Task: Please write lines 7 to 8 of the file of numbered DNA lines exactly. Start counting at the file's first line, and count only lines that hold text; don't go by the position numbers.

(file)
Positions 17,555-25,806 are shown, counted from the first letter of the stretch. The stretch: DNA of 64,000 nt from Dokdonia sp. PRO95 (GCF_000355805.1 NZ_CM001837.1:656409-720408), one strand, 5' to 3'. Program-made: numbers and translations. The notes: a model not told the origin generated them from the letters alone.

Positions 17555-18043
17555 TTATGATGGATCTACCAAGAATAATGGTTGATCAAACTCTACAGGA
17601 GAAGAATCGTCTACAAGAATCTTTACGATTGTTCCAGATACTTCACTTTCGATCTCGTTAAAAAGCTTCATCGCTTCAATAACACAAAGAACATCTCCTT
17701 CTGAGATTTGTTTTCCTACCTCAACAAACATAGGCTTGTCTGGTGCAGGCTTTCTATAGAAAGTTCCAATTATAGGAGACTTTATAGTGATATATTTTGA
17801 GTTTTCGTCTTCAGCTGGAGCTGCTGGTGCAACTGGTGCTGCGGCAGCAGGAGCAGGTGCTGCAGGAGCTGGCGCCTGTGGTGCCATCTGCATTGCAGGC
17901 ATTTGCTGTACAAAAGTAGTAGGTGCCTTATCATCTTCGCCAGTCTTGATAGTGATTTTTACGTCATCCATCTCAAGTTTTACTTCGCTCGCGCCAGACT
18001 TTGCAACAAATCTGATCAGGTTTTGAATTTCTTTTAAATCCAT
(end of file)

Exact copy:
17901 ATTTGCTGTACAAAAGTAGTAGGTGCCTTATCATCTTCGCCAGTCTTGATAGTGATTTTTACGTCATCCATCTCAAGTTTTACTTCGCTCGCGCCAGACT
18001 TTGCAACAAATCTGATCAGGTTTTGAATTTCTTTTAAATCCAT